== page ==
The latest correction was a simple typo, but so far today we've had to deal with major revamping of pages as editorial is sold-in as part of an advertising deal. So feature material written, subbed and submitted to the studio with photos, laid out on the page and made to look good... all that work disappears when we get a 250 word puff piece to accompany an advert. Usually the photos are poor or non-existent because all the effort has gone into preparing the ad. and nobody has thought about an editorial feature.

The results read like press releases and there's rarely enough space to run a picture bigger than an inch or two square. But it's paid for, so interesting opinions and views on the industry are turfed out in favour of fluffing the advertisers.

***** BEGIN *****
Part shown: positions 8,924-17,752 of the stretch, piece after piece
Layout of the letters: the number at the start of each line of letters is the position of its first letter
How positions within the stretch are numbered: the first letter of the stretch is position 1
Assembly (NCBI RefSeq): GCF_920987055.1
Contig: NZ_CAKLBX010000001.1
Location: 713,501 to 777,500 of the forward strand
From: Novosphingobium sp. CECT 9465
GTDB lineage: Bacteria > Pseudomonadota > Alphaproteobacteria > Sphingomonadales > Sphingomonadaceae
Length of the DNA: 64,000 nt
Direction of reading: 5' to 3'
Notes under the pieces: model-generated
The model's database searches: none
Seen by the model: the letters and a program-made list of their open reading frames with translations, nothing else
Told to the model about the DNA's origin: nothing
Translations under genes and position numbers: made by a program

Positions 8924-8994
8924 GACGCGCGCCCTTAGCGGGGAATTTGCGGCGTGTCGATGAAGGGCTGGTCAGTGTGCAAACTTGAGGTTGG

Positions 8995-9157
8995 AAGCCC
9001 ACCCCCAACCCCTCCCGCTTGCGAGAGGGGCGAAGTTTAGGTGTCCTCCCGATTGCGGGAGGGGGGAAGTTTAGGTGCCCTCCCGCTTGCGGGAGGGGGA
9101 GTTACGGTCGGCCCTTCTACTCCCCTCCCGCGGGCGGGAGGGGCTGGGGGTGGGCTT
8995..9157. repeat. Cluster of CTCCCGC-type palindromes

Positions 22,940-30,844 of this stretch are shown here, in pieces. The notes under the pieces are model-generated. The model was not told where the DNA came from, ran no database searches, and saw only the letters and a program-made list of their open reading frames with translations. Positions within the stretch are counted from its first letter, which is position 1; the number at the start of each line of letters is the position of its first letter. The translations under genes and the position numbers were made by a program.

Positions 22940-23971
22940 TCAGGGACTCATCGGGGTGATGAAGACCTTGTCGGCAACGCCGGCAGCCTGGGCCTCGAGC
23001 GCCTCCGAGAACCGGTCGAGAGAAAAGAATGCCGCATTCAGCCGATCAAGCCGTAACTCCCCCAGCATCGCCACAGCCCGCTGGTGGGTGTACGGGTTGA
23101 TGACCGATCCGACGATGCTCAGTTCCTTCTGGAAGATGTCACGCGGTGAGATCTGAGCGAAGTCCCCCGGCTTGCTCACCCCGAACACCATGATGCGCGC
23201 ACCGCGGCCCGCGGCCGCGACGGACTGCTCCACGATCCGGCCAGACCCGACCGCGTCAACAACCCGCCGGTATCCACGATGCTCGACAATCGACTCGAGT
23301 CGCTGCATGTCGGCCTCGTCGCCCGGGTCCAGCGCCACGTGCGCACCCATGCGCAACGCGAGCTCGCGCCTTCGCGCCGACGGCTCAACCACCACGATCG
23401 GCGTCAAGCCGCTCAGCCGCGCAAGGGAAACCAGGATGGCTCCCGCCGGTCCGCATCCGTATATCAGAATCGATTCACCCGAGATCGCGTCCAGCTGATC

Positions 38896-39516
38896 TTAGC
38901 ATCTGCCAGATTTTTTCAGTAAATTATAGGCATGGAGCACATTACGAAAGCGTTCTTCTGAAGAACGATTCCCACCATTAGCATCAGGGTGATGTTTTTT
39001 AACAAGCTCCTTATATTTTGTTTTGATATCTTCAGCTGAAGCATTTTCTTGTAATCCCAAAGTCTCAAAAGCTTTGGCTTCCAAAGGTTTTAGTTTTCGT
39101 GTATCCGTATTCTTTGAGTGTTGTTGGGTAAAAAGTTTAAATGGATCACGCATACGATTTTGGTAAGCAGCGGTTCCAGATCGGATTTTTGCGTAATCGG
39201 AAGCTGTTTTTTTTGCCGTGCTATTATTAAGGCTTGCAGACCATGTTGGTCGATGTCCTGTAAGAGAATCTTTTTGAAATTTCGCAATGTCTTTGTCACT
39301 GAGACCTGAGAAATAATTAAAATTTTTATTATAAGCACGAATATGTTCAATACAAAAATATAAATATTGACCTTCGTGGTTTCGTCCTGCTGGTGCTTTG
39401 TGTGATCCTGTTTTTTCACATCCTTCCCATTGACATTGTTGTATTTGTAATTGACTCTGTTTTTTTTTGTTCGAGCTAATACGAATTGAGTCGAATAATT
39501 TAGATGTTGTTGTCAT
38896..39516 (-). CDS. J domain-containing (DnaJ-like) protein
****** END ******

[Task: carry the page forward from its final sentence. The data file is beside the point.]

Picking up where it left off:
But that's what I'm paid to do, so long may the advertisers need fluffing.

A flashback to Box Mountain, first day of our move back in 2010 

While I've been getting to grips with a new magazine, I've also been sorting through boxes relating to an old one. I've had a few boxes marked "Miscellaneous Paperwork" sitting around in the living room since we moved and I've decided that this is a good opportunity to sort through them. It's a fascinating time capsule of press-releases, photocopies and junk dating back to my days on Comic World. Rather than just dump the lot, which was very tempting, I thought I might create a digital scrapbook, so I've been scanning some of the press releases material and the pictures, with preference given to colour artwork that is unlettered or black & white artwork before it was coloured, because that's when you can really see the artistry of artists.